Did I ever tell you I was an advertising major in college? Well, I was, for like a minute. Then I moved my focus to journalism. But for a brief moment in my life I thought I would really like to be in advertising. Why? Because I love commercials.
I think my love of commercials is what brought me to football. Because, of course the super bowl of commercials is well, the Super Bowl. I remember sitting in our family room with Ivan watching the Super Bowl. He was watching because he loved football, I was watching because I loved laughing at all the funny commercials. Of course in between all those funny sixty-second spots, I couldn’t help but pick up a few pointers on the game. Especially with Ivan as a tutor.
And once I saw how cute some of those quarterbacks were, a fan was born.
Now, for those of you that follow me on Twitter, you know a couple of weeks ago I was up in arms about a Carl Jr.’s advertisement that seemed to me a blatant rip-off of last year’s PETA ad that was banned from the Super Bowl for being too sexy. Was the PETA ad a bit racy? Yes. Was it too racy for the Super Bowl? Umm, I don’t think so. Not when you consider the GoDaddy ads that have women losing their tops -- of which, what the heck is GoDaddy?
Still, I didn’t raise too much of a stink about it. Mostly because I wondered if my affront wasn’t because it was PETA that was being banned -- as opposed the Carl Jr’s whose ad I’m sure will appear on the West Coast with little to no fanfare.
But I can’t keep quiet about the recent controversy surrounding the Tim Tebow and ManCrush ads.
For those of you that don’t know, Tim Tebow is the University of Florida quarterback who became famous when he was caught crying after his team’s loss to Alabama; a loss that prevented them from playing for a national championship. Apparently, it is also a miracle that he is even with us today, because, according to an ad that will air during the Super Bowl, his mother was told to terminate her pregnancy for health reasons. Obviously she didn’t and now the world has Tim Tebow.
That’s great. Good for you, Tim and Mrs. Tebow. Seriously. I don’t have a problem with this ad running.
My problem is that CBS is (or was as of this writing) refusing to run an ad by ManCrush, a dating site for gay men. The ad has two men watching football when their hands brush against each others while reaching for dip and then they start making out (oh if only it were that easy!).
What does the ManCrush spot have to do with Tim Tebow? Well, the organization that is paying for the Tebow ad is obviously pro-life, but they are also anti-gay. So why do they get to get their message out there, but ManCrush can’t?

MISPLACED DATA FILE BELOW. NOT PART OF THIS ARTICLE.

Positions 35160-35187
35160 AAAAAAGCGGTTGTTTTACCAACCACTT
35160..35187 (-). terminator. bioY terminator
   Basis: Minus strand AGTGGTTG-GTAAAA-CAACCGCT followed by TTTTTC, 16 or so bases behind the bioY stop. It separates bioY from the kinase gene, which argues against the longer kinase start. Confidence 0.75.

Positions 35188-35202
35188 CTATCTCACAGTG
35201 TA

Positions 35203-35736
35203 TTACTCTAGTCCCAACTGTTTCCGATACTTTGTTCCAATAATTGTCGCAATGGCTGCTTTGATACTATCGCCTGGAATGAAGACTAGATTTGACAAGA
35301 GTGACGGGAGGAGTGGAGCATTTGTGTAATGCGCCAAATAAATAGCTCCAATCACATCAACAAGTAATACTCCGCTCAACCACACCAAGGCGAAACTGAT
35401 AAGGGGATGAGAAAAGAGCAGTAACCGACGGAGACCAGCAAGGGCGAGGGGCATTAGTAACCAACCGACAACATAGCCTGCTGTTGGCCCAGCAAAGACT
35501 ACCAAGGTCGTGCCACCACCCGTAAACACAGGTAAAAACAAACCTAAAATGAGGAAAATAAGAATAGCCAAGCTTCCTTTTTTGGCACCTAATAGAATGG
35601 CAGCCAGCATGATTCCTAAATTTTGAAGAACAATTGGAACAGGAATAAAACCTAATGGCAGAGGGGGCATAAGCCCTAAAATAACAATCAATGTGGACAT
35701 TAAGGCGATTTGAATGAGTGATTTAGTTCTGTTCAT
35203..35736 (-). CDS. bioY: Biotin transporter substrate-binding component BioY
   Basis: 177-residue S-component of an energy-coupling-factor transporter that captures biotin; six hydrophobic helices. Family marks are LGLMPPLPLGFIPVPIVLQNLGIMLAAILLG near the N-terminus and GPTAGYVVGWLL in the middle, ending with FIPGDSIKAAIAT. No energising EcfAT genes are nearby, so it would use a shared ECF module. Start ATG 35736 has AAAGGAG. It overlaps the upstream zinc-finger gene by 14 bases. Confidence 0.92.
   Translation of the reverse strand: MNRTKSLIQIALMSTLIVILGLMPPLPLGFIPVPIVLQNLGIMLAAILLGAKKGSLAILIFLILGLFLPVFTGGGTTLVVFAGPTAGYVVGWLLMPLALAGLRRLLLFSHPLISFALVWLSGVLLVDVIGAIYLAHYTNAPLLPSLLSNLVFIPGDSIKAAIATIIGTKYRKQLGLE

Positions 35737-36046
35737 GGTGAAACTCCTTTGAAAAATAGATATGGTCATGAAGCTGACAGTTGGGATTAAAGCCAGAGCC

CBS officials said it was because they were out of ad space but that turned out to be not true. Now they are saying it just isn’t appropriate for the small children that could be watching the Super Bowl to see two men kissing.
Of course this wasn’t a concern last year (or was it the year before) when Snickers showed two men kissing (thank you Miami New Times for reminding me about this ad). Of course an onlooker in that commercial was disgusted by the sight, so I guess that is what made it okay -- it is okay for two men to kiss as long as it is gross. It is also okay for two women (so long as they are hot) to kiss (or almost kiss) because that obviously doesn’t raise any questions for small children.
You know what else doesn’t make small children wonder, apparently? The words four-hour erection. I think we should all take a drink on Super Bowl Sunday for every time we hear those words at the end of Cialis and Viagra commercials. You know, to celebrate all the awkward conversations that are not taking place in families with small children.
Now some stink has been made that the Tebow ad will create just as many unnecessary conversations between children and their parents. This I totally disagree with. But maybe that is because I forced my mom to have this same conversation when I was just eight. See, wearing buttons on your jean jacket was the coolest-thing-ever back then and one day my best friend came in with a big, new button she took from her mom that said, “My Body! My Choice!” Of course we all pretended to know what that meant, but since I didn’t have a clue, when I got home I asked my mom. And my mom being a no-nonsense kinda woman and a nurse, sat me down and summed up the great abortion debate in a language a third-grader could understand.
Still, I’m sure there are parents out there that would like to avoid this conversation for as long as possible. Just as I am sure there are plenty of families out there that don’t want to have to explain homosexuality to their eight-year-olds. However, I am just as sure that there are a number of families, oh like those with two daddies, that would appreciate seeing their lifestyle acted out during a great American tradition as if there was nothing wrong with it.
Because here’s the thing, CBS, there’s not.